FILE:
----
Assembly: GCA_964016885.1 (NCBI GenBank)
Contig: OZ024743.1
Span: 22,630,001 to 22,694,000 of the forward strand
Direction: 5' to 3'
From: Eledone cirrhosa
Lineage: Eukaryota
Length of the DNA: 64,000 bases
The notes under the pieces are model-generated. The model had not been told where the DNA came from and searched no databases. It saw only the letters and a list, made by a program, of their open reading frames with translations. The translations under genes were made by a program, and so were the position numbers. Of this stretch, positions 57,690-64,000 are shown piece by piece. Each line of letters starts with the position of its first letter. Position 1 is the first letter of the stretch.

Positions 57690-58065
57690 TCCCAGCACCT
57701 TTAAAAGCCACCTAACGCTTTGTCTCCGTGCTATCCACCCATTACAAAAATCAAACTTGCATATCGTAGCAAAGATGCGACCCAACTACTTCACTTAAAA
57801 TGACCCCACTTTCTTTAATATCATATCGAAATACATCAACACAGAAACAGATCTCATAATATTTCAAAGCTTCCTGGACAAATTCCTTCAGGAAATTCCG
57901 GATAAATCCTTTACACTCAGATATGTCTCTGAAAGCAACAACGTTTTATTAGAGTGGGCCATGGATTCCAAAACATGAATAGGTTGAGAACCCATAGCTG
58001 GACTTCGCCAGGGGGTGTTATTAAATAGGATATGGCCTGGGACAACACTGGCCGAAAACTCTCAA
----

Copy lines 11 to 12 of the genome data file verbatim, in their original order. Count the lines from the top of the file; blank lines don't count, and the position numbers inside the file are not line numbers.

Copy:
57701 TTAAAAGCCACCTAACGCTTTGTCTCCGTGCTATCCACCCATTACAAAAATCAAACTTGCATATCGTAGCAAAGATGCGACCCAACTACTTCACTTAAAA
57801 TGACCCCACTTTCTTTAATATCATATCGAAATACATCAACACAGAAACAGATCTCATAATATTTCAAAGCTTCCTGGACAAATTCCTTCAGGAAATTCCG